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class formationthe organized collectivities within a class structure and the processes by which these emerge.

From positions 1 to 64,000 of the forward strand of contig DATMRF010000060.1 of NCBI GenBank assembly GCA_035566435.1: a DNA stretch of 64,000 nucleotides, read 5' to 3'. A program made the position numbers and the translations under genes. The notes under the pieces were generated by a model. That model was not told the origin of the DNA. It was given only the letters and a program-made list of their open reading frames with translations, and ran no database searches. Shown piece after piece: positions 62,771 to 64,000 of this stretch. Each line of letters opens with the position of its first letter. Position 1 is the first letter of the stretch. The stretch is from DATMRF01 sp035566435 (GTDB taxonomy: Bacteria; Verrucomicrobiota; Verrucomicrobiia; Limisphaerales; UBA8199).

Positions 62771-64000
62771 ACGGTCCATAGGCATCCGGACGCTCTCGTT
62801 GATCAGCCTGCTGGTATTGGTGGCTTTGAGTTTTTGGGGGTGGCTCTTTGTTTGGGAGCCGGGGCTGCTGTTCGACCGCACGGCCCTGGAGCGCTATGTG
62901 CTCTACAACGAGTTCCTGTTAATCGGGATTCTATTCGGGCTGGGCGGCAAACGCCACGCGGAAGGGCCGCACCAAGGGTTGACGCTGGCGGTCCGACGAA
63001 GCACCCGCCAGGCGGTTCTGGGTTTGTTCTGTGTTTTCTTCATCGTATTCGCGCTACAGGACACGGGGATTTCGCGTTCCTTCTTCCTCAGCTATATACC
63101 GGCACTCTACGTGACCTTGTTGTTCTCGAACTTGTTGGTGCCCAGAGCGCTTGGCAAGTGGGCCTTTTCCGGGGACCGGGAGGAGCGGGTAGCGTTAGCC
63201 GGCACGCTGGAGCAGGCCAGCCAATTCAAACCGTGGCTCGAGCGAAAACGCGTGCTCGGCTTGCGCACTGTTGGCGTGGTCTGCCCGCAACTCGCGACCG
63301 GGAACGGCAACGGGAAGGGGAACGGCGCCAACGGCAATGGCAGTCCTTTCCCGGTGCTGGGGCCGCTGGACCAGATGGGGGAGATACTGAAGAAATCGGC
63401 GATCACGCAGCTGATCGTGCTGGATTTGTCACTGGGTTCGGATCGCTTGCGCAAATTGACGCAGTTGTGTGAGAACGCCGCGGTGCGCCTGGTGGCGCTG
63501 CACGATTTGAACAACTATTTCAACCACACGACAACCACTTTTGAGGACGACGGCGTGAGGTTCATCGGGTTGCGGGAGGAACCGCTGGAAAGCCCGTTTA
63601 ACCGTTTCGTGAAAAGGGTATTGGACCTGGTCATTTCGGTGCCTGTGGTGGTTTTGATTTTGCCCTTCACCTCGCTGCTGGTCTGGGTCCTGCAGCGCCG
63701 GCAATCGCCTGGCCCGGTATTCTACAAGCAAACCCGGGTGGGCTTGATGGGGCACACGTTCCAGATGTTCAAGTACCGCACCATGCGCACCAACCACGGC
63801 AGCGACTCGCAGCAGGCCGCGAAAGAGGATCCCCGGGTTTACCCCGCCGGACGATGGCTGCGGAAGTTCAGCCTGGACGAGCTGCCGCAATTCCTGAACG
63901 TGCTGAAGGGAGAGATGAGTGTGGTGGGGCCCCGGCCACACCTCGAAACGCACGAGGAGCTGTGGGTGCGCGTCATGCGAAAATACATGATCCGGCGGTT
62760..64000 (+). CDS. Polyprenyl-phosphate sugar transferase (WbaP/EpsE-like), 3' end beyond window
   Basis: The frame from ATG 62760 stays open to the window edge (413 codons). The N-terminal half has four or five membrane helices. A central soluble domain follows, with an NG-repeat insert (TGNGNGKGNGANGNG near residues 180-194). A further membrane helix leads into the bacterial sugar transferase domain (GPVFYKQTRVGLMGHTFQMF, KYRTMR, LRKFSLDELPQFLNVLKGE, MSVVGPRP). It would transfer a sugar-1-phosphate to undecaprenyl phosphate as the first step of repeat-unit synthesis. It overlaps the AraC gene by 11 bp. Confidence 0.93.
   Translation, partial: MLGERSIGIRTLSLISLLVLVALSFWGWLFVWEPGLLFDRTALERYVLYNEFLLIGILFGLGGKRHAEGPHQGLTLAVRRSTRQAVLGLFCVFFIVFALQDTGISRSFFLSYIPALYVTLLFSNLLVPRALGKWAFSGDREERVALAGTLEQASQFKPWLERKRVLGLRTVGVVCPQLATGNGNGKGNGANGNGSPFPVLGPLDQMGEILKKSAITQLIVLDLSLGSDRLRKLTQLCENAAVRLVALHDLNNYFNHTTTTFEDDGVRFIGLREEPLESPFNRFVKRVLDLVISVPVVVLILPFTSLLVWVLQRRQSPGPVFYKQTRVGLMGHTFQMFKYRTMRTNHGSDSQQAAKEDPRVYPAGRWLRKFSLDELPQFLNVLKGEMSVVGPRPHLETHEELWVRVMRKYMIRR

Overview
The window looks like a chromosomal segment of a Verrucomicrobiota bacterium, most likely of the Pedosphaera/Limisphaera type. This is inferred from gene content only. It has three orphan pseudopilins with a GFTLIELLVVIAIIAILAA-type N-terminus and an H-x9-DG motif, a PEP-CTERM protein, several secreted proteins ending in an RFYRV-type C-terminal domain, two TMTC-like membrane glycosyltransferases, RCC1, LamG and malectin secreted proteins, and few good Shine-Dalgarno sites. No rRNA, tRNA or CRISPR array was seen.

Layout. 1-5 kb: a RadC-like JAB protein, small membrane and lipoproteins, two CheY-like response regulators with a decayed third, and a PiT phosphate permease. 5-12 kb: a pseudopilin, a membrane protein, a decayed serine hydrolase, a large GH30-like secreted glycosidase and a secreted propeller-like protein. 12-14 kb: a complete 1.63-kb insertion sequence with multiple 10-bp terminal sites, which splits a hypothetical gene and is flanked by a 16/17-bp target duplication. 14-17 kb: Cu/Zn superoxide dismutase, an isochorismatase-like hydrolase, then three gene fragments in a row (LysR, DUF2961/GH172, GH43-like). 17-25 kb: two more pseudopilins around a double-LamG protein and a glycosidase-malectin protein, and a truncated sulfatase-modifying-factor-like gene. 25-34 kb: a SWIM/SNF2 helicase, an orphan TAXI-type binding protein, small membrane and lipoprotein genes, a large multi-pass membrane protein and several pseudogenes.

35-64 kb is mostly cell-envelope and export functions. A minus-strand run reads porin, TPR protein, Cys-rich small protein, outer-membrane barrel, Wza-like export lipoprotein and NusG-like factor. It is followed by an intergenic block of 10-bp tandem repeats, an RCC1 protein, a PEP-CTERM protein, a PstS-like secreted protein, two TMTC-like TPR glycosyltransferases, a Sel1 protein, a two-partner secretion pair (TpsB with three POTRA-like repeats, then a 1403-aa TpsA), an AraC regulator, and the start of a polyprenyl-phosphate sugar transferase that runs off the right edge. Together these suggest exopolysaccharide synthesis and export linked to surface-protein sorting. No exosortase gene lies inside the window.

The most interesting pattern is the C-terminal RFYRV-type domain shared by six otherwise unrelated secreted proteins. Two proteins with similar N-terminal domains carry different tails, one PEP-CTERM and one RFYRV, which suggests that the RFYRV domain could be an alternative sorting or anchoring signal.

The distinction between ‘class structure’ and ‘class formation’ can be seen as a basic, if often implicit, distinction in class analysis (Wright, 1985). If class structure can be seen as composed of those factors which establish the broad pattern of CLASS INTERESTS, class opportunities, life chances, etc. within a society, ‘class formation’ refers to the actual collectivities, class action, etc. which are generated on the basis of this structure. In classical Marxism, the relationship between class structure and class formation has sometimes been treated as relatively unproblematic. Neo-Marxist and Weberian approaches, on the other hand, have usually regarded the relationship as one requiring empirical exploration, although it is usually agreed the general conditions likely to be conducive to class formations can be identified, e.g. the conditions for the existence of CLASS CONSCIOUSNESS (see also CLASS CONFLICT, CLASS STRUGGLE).